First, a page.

America leads the world in the percentage of its citizens who are incarcerated -- 743 or more per 100,000. This is a rate six times that of our otherwise comparable neighbor to the north (Canada, at 117 per 100,000, is 123rd in the world), and Communist China, at 120 per 100,000. (Japan -- which also has a zero tolerance policy toward illegal drugs -- is 59 per 100,000.) The rates are even higher in some states; Louisiana imprisons something between 800 and 1500 per 100,000. (Others put Louisiana's numbers at 1,619 per 100,000. Maine, by contrast, is closer to 150 -- one-tenth that of Louisiana.)
That's right. "We're Number One! We're Number One!" But it's nothing to brag about. Are Americans really six times more criminal than people living in comparable countries or China -- let alone those subject to some of the world's most repressive dictators? What explanations are there for these gross disparities?
Whatever the reasons, the response needs to be a variation of the bumper sticker, "Whatever is the question, war is not the answer." "Whatever is the question, additional prisons are not the answer." We've tried that. We're already "Number One!"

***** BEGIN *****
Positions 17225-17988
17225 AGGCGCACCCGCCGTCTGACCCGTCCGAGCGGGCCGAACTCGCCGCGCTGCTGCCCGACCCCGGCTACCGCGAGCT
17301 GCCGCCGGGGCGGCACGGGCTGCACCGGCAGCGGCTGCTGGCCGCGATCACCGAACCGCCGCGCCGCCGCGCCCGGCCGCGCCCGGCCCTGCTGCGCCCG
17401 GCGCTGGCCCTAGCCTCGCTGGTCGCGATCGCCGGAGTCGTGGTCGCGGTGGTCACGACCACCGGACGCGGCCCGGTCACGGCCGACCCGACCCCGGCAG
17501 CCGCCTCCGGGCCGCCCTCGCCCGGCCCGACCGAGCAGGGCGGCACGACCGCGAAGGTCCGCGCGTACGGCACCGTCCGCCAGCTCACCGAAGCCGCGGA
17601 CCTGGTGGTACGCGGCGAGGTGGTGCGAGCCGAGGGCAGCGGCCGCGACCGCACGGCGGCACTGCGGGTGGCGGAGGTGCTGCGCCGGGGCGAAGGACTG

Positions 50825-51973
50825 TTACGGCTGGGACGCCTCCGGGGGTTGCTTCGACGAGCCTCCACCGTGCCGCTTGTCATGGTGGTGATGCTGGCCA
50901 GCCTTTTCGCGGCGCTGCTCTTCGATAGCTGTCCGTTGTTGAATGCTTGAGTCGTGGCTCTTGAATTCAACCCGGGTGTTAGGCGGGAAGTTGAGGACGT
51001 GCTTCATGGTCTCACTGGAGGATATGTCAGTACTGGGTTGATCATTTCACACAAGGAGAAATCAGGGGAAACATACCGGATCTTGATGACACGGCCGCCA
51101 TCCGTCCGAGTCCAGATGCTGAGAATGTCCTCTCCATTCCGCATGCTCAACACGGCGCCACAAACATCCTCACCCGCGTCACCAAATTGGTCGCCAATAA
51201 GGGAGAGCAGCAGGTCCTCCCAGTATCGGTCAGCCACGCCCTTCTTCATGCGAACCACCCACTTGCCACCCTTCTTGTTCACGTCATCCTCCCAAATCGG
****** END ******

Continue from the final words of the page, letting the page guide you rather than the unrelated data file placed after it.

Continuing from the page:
Johnson County citizens and public officials now have the opportunity to set a new path, an example for the nation -- a major new direction in our approach to the populations we're now housing in jails and prisons all across this country.
Make no mistake, I sure give Johnson County Sheriff Lonny Pulkrabek credit for trying to promote the alternatives. Nicholas Johnson, "Shooting Our Messengers," Iowa City Press-Citizen, March 3, 2006 ("we're lucky Pulkrabek has the smarts and political courage he does. His increased use of electronic monitoring saved the county 882 jail days. Mental health and substance diversion programs also help."). But he can't do it alone.
Some county, some time, has to draw a line in the sand and say, "Enough. No more jail cells." Will it be tough? You bet. But as the opening quote from Rabbi Hillel put it, "If not now, when? If not us, who?" So long as there is always the option of just building more jail cells and prisons there's a radically reduced incentive, let alone pressure, to innovate and improve how we handle those now living there.